The science fiction element of Strange World is a bonanza for the filmmakers and animators to go as wild as they wanted in the visual department. But all that splendor is in service of a story that just doesn’t measure up, making it one of Disney’s less successful offerings in recent years.


Strange World is now playing in theaters.

Photo courtesy of Disney

Searcher (Jake Gyllenhaal), Jaeger (Dennis Quaid), and Ethan Clade (Jaboukie Young-White) in Strange World

Affluent Houston suburb leads region for highest holiday spending budgets in U.S.

Santa Baby

As the most wonderful time of the year approaches, holiday shopping budgets are in the spotlight, and a study from WalletHub lists Sugar Land as one of the top cities where Santa doesn't need a whole lot of help.

According to the personal finance website, the average holiday budget in Sugar Land is $2,793 per person, the 15th highest in the nation. As CultureMap previously reported, Sugar Land residents here make an average of $123,261; the average home price is $337,600.

Fittingly, Fort Bend, home to Sugar Land, was recently named the second-richest county in Texas.

As for Greater Houston, Santa's bag could be a mixed bag, with three suburbs in the top 100, but the urban center falling far behind:

  • Sugar Land, No. 15, $2,793
  • Pearland, No. 36, $2,172
  • The Woodlands, No. 71, $1,733
  • Houston, No. 366, $890

Each year, WalletHub calculates the maximum holiday budget for over 550 U.S. cities "to help consumers avoid post-holiday regret," the website says. The study factors in income, age of the population, and other financial indicators such as debt-to-income ratio, monthly-income-to monthly-expenses ratio and savings-to-monthly-expenses ratio.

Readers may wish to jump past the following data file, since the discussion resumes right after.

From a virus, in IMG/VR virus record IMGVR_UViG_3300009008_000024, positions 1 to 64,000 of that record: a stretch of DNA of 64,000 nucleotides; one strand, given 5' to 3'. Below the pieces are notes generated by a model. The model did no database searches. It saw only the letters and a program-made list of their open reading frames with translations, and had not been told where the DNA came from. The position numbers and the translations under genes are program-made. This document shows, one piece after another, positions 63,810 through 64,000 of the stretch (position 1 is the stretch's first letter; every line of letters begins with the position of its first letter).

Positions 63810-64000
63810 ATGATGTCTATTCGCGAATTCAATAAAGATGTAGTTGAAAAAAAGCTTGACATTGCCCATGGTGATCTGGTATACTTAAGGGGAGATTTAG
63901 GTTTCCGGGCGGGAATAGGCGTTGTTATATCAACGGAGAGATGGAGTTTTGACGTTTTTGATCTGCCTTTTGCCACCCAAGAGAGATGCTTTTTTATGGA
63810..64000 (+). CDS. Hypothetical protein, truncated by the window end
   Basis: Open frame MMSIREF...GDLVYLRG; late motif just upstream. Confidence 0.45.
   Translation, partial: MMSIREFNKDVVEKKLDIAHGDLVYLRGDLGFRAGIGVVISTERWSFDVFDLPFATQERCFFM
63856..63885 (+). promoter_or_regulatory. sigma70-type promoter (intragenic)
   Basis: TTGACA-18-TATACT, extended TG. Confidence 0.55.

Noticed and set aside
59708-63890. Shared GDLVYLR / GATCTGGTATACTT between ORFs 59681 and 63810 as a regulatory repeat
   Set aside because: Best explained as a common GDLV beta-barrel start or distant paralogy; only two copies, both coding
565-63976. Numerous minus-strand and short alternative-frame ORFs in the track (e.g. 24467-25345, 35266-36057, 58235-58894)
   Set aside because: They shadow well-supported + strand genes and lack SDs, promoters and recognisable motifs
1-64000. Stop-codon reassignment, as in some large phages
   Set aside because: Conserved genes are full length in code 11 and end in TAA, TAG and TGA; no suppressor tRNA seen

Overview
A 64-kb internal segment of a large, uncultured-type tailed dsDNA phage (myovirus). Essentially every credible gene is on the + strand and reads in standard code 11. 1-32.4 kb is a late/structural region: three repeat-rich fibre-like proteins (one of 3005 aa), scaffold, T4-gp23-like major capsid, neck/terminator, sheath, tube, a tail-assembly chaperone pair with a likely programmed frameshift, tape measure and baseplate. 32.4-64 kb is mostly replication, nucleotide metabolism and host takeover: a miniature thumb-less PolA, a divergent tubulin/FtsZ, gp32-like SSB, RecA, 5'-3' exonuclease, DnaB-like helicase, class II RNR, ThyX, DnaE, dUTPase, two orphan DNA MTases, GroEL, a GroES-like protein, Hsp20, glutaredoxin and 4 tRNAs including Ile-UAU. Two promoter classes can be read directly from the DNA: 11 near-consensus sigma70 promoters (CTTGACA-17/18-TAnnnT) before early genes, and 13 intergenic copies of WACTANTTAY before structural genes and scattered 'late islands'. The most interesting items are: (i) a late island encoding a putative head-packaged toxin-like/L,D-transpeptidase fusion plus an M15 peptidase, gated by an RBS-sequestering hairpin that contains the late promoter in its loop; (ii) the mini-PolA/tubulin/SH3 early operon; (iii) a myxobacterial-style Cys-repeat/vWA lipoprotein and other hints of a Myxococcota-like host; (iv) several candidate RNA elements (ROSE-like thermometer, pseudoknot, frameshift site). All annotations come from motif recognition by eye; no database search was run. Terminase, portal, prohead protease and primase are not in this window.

Despite nationwide focus on inflation strains, holiday spending is expected to be healthy, and higher than last year.

"The seeming social upheaval in recent times may lead households to spend more in an attempt to take some control of the environment which they can control," says Robert Wright, University of Illinois, Springfield professor emeritus who was among five experts consulted for advice about holiday shopping.

Elsewhere in Texas, 10 North Texas cities landed in this year's top 100 heftiest holiday budgets:

  • Flower Mound, No. 3, $3,531 (The only Texas city in the top 10)
  • Allen, No. 17 , $2,670
  • Frisco, No. 37, $2,150
  • McKinney, No. 45, $2,070
  • Plano, No. 50, $1,999
  • Carrollton, No. 55, $1,837
  • Richardson, No. 58, $1,823
  • North Richland Hills, No. 81, $1,658
  • Lewisville, No. 90, $1,630
  • Fort Worth, No. 366, $890
  • Dallas, No. 401, $845

Spending in the Austin area won't be ho-hum with the Capitol City's budget of $1,705 ranked at No. 78. Two Austin suburbs, Cedar Park (budget $2,855) and League City (budget $2,541) ranked 14 and 20, respectively.

Things don't look too jolly for San Antonio, ranked at No. 431 with an average budget of $803 or Pharr, which was the lowest ranked city in Texas.

At No. 553 with a budget of $487, the Rio Grande Valley city came in just a few spots ahead of last place Hartford, CT with a budget of only $211.